This year, the International Women’s Day campaign is #BreakTheBias, a theme that couldn’t be more fitting for the manufacturing sectors.
The Made Smarter Innovation Challenge at UKRI recognises that nurturing everyone and introducing diversity into the way we interact can we enrich our lives as creators of knowledge. A dynamic, diverse and inclusive research and innovation system must be an integral part of UK society, giving everyone the opportunity to participate. But we must lead by example and celebrate the women in the manufacturing sector and their diverse backgrounds to inspire the next generation of manufacturers.
To celebrate International Women’s Day, here are just some of the incredible women leading on the Made Smarter Innovation Challenge and why they enjoy working in the manufacturing sector.
Natalie Shannon is a Project Manager for the Made Smarter Innovation Challenge. Joining the team in lockdown, Natalie moved from the University of Manchester where she work across a range of ESPRC and BEIS funded research and student mobility programmes. Since joining Made Smarter Innovation, Natalie has become an EDI advocate at Innovate UK, a champion for equality, diversity and inclusion within the challenge team.
“I’ve recently completed the Peer Learning Group series, which was an amazing opportunity to meet regularly with peers across the UKRI and taking time out to discuss challenges and opportunities and possible approaches for addressing them. I’ve found it to be incredibly helpful and relevant in my role in supporting young women in Manufacturing.”Made Smarter Innovation Challenge
Sharon Walker joined Innovate UK in July 2020 as the Programme Manager for the Made Smarter Innovation Challenge. Sharon graduated from the University of Liverpool with a degree in Economics and spent her early career working for a number of FMCG and consumer durable companies including Walkers Crisps and Dyson. However, the majority of her career has been in mobile telecommunications including E.E., Vodafone and Virgin across a broad number of functions including commercial product management, channel & bid management as well as significant business change.
Professor Janet Godsell
Professor Janet Godsell is the co-director of the Made Smarter Innovation funded InterAct Network, she is also the Dean of Loughborough University’s School of Business and Economics. As well as academic success, Professor Godsell has held many senior positions in industry. Her career began with a role at ICI/Zeneca Pharmaceuticals and following this she worked up to senior management level at Dyson, in both supply chain and operations management functions. Whilst at Dyson she undertook several operational and process improvement roles within R&D, customer logistics, purchasing, and manufacturing.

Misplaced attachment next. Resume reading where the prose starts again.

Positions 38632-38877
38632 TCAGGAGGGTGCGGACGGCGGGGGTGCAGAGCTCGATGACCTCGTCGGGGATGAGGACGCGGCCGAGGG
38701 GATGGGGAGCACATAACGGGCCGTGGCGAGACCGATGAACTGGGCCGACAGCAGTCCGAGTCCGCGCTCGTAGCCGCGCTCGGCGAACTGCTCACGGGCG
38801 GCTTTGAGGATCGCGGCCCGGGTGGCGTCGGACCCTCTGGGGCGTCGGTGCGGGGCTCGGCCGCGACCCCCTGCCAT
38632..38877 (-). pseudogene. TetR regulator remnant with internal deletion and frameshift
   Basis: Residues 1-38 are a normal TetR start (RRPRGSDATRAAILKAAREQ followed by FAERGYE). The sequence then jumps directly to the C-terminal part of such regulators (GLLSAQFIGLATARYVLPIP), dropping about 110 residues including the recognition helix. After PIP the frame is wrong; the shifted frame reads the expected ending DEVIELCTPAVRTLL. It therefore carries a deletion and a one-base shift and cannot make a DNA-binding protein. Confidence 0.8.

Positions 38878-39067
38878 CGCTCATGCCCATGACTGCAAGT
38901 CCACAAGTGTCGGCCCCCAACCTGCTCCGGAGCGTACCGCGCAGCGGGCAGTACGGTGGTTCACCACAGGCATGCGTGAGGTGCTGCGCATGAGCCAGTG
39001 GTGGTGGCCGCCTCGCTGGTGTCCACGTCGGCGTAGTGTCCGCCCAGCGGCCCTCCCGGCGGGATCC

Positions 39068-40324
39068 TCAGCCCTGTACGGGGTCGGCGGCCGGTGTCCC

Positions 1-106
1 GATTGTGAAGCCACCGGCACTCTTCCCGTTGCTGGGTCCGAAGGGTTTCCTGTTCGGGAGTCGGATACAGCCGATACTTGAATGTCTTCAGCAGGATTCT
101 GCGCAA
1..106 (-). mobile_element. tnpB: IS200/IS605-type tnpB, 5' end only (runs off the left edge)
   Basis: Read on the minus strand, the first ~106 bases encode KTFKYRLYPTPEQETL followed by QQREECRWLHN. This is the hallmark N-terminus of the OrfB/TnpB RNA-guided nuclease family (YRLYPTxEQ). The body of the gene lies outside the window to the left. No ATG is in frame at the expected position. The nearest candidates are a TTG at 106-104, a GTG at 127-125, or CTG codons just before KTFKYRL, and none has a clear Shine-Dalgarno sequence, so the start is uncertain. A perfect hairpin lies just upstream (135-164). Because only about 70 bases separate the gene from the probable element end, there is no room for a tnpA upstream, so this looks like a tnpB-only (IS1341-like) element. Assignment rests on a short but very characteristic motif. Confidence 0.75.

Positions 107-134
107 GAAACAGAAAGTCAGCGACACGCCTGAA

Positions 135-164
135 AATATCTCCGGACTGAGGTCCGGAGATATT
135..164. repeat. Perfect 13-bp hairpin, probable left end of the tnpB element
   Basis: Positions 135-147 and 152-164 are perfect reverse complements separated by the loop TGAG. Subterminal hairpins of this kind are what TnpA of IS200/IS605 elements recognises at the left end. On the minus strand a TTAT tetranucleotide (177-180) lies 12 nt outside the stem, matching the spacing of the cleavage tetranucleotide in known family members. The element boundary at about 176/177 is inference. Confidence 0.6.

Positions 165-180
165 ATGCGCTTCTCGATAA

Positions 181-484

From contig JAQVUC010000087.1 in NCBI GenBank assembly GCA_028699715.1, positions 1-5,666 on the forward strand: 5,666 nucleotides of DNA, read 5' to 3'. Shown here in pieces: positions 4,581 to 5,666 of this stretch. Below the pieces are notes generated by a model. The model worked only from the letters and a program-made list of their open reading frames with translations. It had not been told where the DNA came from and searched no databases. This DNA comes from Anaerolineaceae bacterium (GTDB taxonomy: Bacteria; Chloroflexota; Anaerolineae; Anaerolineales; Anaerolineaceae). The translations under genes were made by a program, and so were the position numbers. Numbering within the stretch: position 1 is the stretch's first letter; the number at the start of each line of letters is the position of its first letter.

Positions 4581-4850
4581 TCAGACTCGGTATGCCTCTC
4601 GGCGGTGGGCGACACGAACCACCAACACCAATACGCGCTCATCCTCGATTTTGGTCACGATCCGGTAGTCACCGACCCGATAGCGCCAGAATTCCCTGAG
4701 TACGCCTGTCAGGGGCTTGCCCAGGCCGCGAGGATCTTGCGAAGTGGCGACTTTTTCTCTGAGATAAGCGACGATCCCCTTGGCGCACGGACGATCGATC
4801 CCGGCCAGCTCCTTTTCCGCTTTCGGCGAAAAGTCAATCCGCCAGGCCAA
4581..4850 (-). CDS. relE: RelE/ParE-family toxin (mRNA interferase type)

“Looking to the future, our aspiration for InterAct is to create a community, with clear added-value for all, where stakeholder groups want to engage and be part of the network. We will embed diversity and inclusivity. Diversity of thought will bring benefits of multiple perspectives.”
Professor Jillian MacBryde
Professor Jillian MacBryde is also co-director of the Made Smarter Innovation funded InterAct Network and Director of Research in the Department of Design, Manufacture and Engineering Management at the University of Strathclyde. As a Co-director of the InterAct Network she has taken a major role shaping the ongoing programme of activities and leading the project workstream ‘The Future of Work’. This workstream addresses some of the major questions emerging from the initial project review.
“Our long-term vision is to build a strong, vibrant, interdisciplinary community to support UK manufacturing in the adoption and development of digital technologies that will result in a stronger, more resilient, manufacturing base.”InterAct
Professor Linda Newnes
Professor Linda Newnes leads the £5 million Made Smarter Innovation: Centre for People-Led Digitalisation. Joining the University of Bath in 1991, most of her research is industry focused and her impacts have created benefits and value to, among others, the aerospace and defence sectors, medical device design, the oil and gas industries, green technologies, and utilities. Linda is also a mentor to colleague, the University’s Aurora Champion and places ED&I at the core of her teamwork and assists colleagues whether undergraduate or a professor to succeed.Centre for People-Led Digitalisation
Find out more about some of the inspirational women in Manufacturing, through the KTN’s 30 Inspiring Women in Manufacturing.